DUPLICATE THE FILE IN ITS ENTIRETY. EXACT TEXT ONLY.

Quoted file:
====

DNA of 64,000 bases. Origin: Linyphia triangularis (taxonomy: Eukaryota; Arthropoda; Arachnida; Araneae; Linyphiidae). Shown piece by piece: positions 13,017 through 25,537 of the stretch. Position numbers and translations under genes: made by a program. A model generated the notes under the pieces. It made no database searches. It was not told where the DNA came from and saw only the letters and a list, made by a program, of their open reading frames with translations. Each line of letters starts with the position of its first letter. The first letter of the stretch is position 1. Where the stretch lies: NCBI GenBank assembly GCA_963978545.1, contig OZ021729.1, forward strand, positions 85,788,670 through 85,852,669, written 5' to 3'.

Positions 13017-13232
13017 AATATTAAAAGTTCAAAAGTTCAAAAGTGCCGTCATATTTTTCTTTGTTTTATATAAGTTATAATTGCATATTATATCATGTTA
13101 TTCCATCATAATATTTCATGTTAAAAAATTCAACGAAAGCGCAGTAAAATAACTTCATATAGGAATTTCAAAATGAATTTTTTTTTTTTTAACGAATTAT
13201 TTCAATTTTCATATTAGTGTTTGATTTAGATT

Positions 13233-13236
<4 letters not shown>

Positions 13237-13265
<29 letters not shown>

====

DNA of 64,000 bases. Origin: Linyphia triangularis (taxonomy: Eukaryota; Arthropoda; Arachnida; Araneae; Linyphiidae). Shown piece by piece: positions 13,017 through 25,537 of the stretch. Position numbers and translations under genes: made by a program. A model generated the notes under the pieces. It made no database searches. It was not told where the DNA came from and saw only the letters and a list, made by a program, of their open reading frames with translations. Each line of letters starts with the position of its first letter. The first letter of the stretch is position 1. Where the stretch lies: NCBI GenBank assembly GCA_963978545.1, contig OZ021729.1, forward strand, positions 85,788,670 through 85,852,669, written 5' to 3'.

Positions 13017-13232
13017 AATATTAAAAGTTCAAAAGTTCAAAAGTGCCGTCATATTTTTCTTTGTTTTATATAAGTTATAATTGCATATTATATCATGTTA
13101 TTCCATCATAATATTTCATGTTAAAAAATTCAACGAAAGCGCAGTAAAATAACTTCATATAGGAATTTCAAAATGAATTTTTTTTTTTTTAACGAATTAT
13201 TTCAATTTTCATATTAGTGTTTGATTTAGATT

Positions 13233-13236
<4 letters not shown>

Positions 13237-13265
<29 letters not shown>